But at the end of the bidding, Joseph Lacob and Peter Guber came out with the team after a $450 million bid. NBA.com’s Scott Howard Cooper asked them how that happened, and, well, they don’t know either.

“We heard all that too, and we even thought that,” Lacob admitted, laughing. “I remember Peter and I talking about this during the process. We said, ‘We can’t really worry about him. We just have to do what we think is right. We have to do our homework, we have to bid at the appropriate time, we have to bid the right amount, we have to do our due diligence properly, and we just stay in the game because you never know what’s going to happen….”

“The truth is, in the end, who’s to say why. Larry could have had the team probably at any time by just writing a bigger check. And he certainly could afford to do that. I really don’t know why he didn’t do that. Maybe it’s one of these things where you just don’t think the other guys are real in a bidding process. We were a little bit under the radar. We just stayed in there and did our thing. I guess the one thing I would say is that when it came down to it and we knew we had it, or were very close to having it, we did do one thing that was rather unusual. We signed a letter of intent. Then it usually takes a couple months to do what’s called a complete purchase-and-sale agreement. We went and did that in a period of about 72 hours. Completely. Nonstop. Without sleeping. With our lawyers. We knew that they, or he, or whoever – we didn’t know who the competitor was – would try to come in over the top at the end. It’s an auction process. We just said, ‘We’re going to be done before they ever get there.’

Ellison did try to come in with a bigger offer after the bidding process ended, but that didn’t work. Selling owner Chris Cohan stuck with his process. And there you go.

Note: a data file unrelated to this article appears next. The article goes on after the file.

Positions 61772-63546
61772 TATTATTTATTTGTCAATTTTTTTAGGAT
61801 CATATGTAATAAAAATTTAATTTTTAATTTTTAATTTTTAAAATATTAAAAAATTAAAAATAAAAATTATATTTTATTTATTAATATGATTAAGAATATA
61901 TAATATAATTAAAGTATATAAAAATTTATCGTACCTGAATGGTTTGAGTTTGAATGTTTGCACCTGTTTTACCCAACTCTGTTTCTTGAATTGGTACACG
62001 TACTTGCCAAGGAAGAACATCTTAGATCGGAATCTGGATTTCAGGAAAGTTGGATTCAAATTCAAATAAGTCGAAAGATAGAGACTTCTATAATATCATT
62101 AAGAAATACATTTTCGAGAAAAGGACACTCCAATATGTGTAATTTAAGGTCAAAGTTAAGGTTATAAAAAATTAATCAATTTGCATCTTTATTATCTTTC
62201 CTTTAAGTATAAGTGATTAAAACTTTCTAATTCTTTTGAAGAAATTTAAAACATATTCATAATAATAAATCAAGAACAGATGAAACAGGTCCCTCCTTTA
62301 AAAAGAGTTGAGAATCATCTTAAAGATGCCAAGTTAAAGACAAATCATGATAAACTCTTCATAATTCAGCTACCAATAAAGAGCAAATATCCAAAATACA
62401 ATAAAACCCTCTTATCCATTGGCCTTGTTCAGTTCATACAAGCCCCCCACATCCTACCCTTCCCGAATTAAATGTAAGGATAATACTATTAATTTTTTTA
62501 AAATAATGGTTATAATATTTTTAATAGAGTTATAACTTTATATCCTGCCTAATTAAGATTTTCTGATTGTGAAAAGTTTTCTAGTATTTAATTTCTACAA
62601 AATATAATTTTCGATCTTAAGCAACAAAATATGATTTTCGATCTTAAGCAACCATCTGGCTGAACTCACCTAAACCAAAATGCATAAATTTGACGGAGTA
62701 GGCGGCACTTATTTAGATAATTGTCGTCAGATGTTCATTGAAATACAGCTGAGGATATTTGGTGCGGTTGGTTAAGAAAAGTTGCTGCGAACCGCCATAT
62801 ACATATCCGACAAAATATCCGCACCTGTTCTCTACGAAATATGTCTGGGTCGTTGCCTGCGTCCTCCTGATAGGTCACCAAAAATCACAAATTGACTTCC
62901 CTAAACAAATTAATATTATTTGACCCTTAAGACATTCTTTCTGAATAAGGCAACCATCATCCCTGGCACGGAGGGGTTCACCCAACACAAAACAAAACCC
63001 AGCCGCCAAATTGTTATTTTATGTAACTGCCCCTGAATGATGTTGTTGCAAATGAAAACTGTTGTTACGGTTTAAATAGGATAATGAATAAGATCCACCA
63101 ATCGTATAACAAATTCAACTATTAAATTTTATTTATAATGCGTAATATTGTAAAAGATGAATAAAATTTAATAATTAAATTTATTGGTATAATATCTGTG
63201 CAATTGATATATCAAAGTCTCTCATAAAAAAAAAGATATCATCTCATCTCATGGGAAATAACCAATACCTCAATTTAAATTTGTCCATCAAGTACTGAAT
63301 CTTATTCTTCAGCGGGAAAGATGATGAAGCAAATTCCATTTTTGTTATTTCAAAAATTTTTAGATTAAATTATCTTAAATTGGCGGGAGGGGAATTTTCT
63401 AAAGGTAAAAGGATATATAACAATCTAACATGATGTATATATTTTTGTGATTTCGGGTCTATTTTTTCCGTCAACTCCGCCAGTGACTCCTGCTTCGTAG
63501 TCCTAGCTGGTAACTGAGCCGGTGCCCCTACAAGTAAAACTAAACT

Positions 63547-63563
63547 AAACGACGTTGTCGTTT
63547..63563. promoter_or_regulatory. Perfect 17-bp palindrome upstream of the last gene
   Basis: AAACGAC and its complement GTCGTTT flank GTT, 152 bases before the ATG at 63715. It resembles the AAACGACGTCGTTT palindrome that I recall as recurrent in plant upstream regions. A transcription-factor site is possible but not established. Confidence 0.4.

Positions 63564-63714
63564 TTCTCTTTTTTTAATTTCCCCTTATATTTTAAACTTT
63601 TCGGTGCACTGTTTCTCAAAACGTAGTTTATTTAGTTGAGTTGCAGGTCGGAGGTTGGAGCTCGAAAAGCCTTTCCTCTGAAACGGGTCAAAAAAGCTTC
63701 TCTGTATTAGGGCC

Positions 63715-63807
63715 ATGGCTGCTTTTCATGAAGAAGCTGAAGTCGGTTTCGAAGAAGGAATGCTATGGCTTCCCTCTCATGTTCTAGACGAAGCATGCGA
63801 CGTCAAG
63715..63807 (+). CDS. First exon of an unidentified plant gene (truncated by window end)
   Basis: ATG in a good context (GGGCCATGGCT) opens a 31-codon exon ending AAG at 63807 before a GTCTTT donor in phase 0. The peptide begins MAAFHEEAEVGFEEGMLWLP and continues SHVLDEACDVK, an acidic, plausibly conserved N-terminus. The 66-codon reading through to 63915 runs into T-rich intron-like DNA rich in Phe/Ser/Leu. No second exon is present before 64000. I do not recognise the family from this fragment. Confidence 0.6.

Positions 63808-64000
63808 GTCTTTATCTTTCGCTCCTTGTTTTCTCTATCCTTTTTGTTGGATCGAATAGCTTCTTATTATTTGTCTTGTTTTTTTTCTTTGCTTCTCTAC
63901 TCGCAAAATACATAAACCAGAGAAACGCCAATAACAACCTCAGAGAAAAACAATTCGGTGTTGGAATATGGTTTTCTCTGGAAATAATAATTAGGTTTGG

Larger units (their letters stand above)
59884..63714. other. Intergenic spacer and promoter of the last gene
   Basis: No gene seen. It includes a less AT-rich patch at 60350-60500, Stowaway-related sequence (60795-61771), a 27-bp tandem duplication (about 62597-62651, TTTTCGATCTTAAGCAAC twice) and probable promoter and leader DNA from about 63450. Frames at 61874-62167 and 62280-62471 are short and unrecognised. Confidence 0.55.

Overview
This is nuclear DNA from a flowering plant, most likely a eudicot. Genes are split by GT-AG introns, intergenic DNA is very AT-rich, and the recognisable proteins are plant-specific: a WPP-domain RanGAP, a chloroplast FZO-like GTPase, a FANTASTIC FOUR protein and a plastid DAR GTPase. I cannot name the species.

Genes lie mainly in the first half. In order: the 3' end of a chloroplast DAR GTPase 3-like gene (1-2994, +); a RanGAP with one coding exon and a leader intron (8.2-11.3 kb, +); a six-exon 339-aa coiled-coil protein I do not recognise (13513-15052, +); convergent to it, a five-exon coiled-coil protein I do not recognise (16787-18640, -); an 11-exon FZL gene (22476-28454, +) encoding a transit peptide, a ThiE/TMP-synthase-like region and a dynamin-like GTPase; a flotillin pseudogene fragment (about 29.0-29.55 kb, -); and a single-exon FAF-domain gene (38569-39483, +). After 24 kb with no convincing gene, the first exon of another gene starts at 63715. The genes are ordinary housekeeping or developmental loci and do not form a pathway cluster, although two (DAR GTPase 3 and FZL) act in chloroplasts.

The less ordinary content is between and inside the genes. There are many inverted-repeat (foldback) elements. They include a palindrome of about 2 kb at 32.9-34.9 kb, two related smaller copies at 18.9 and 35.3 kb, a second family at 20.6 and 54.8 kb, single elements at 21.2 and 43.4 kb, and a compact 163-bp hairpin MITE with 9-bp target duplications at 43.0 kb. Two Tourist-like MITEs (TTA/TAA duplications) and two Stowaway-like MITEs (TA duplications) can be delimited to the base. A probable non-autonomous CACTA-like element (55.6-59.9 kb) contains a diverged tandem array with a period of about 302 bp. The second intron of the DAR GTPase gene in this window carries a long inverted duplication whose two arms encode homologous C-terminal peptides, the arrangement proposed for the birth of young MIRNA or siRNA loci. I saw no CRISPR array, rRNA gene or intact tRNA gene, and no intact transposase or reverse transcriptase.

We don’t know how good Lacob and Guber will turn out to be as owners. Better than Cohan, one could hope (one playoff appearance in 16 years). Owners who stuck with a plan and beat the big gun out sound like just the perfect guys to take over in the Bay Area.

Pistons about to sell for less than Warriors

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Thumbnail image for pistons_logo.pngLast December, Forbes estimated the value of the Golden State Warriors at $315 million, yet when the team hit the open market, it sold for a record $450 million (although that deal has yet to be finalized).

So with the Detroit Pistons valued at $479 million, they should sell for…

Nope. They are not going to go for in excess of $500 million and may well sell for less than the Golden State price, according to Crain’s Detroit Business publication.

The bank hired to broker a sale of the Detroit Pistons and Palace Sports & Entertainment Inc. is seeking $500 million from potential buyers — a price industry insiders and likely bidders consider inflated by $100 million in this market, a source familiar with the situation said…

“Today, with the financial uncertainty, the tremendous dislocation of the Michigan economy, that would be an extraordinary price to be achieved,” Marc Ganis, president of Chicago-based sports consulting firm Sportscorp Ltd. “If it were two years ago, maybe.”

A few things are in play here. First is the regional economies — the Bay Area remains the heart of the technology industries in America and as such has a lot of money flowing around. Bluntly — there are a lot of rich people in the Bay Area right now. Michigan, still home of America’s car culture, is being hit hard right now. This is not the area for big sponsors or tons of people with extra disposable income.

Second, the Golden State price got inflated as insanely wealthy Larry Ellison was involved in the bidding, so groups that wanted to outbid him knew they had to go big or go home.

On the other hand, one of the key bidders for the Pistons is Mike Ilitch, who already owns the Tigers and Red Wings, so he knows the Detroit market well. And remember earlier this year he hired Tom Wilson, the longtime Palace Sports and Entertainment president (that’s the company set up by the late Bill Davidson to run the Pistons). So Ilitch knows exactly what the Pistons take in and expend.

Karen Davison, Bill’s wife who now owns the Pistons, is not going to lose money on this sale — Bill bought the team for $8 million in 1974. But she may make $100 million less than she hoped, as well.